After snow, parts of California are now bracing for rain and flooding
About two weeks after winter storms brought blizzard warnings and several feet of snow in parts of California, officials said warm rain is forecast that could cause flooding.
“The snow will melt soon, and on top of that, we have warm water on top of the snow,” Fresno County Emergency Services Director Terry Meiorado said at a press conference Wednesday.
Downtown Fresno will see 3 inches of rain from Thursday evening to Saturday morning, she said, but warm rain and warm temperatures will also cause snow to melt at lower mountain elevations, she said, causing streams to grow rapidly.
The Fresno County Sheriff’s Office on Tuesday issued evacuation warnings in the foothills and mountains and told people to be prepared to leave.
Starting Thursday, the “atmospheric river” was expected to affect the western US, according to the National Weather Service.
Winter storm warnings have been issued for parts of California since Thursday, including the Sierra Nevada. Other areas, including Fresno and the Sacramento Valley, will have flood watch on Sunday.
Sequoia and Kings Canyon National Parks, adjacent to each other in the Sierra Nevada, close their entrances due to bad weather. The National Park Service said heavy rain is forecast at altitudes with 12 feet of snow.
“There is a high potential for flooding and severe damage to roads and infrastructure in both the parks and surrounding areas,” the park service said in a statement.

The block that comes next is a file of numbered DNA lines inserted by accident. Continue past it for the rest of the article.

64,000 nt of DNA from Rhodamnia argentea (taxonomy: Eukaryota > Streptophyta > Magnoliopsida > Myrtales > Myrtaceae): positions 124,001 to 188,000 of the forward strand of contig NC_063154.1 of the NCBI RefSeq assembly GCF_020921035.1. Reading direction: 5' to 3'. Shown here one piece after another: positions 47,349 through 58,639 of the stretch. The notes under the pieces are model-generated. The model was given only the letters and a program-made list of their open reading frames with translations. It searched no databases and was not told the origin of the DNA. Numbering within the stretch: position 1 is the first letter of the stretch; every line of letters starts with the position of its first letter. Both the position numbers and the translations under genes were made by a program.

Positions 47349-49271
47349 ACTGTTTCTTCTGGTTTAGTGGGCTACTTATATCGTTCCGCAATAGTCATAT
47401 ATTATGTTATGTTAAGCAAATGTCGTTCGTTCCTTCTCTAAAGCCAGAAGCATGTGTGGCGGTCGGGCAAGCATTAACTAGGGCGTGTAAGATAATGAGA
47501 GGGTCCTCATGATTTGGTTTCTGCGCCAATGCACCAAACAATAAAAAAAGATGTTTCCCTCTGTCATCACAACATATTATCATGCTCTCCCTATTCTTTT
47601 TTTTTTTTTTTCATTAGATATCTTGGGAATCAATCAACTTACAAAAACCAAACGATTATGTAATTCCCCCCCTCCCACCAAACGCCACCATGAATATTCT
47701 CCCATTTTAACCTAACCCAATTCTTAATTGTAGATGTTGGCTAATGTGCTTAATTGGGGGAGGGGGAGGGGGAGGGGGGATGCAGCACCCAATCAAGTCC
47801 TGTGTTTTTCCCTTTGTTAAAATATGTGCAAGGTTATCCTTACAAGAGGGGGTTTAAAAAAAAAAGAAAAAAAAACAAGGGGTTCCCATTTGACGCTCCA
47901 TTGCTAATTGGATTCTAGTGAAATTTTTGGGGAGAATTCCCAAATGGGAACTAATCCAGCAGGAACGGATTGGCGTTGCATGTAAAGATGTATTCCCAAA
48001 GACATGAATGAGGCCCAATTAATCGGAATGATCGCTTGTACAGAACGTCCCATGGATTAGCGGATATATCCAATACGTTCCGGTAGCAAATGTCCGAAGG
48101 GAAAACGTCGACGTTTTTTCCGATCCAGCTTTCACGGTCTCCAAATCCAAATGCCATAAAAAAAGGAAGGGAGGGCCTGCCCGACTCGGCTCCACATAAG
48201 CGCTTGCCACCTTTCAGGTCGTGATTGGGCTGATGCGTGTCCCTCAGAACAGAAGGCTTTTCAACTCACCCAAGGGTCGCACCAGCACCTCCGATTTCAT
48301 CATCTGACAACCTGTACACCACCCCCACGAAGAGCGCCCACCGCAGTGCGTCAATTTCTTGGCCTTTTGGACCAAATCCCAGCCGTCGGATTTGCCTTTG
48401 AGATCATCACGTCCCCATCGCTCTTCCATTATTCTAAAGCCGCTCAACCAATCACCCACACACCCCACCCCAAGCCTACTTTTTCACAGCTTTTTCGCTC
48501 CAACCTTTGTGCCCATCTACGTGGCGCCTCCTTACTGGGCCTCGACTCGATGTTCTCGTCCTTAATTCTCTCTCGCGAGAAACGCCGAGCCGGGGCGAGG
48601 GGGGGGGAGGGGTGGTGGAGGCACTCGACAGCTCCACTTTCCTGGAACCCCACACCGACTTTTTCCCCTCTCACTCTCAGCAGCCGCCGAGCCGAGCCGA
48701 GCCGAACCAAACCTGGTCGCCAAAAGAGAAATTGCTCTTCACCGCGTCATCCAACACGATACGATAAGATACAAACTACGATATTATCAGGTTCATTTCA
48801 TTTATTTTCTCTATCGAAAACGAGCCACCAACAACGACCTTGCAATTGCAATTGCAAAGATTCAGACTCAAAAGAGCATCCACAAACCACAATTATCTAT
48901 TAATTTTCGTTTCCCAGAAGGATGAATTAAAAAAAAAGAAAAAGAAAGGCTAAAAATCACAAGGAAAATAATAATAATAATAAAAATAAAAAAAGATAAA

Forecasters in the San Francisco Bay Area warned of the risk of significant river flooding from the Santa Cruz Mountains and south to Monterey County.
“Preparations should be completed by the end of the day today,” the weather service said on Wednesday.
Further south and closer to the coast, Santa Barbara and San Luis Obispo counties could see 4 inches of rain, according to the Oxnard Weather Service. In some parts of the coast of San Luis Obispo and in the foothills, it could rise up to 8 inches, he said.
In late February, a severe winter storm brought blizzards and snow to the mountains of Southern California, including about 7 feet in parts of the San Bernardino Mountains northeast of Los Angeles.
Heavy snow has isolated some communities and locked some residents in their homes. Wrightwood, a community of 4,700, received about 50 inches of snow, or just over 4 feet, according to the weather service.
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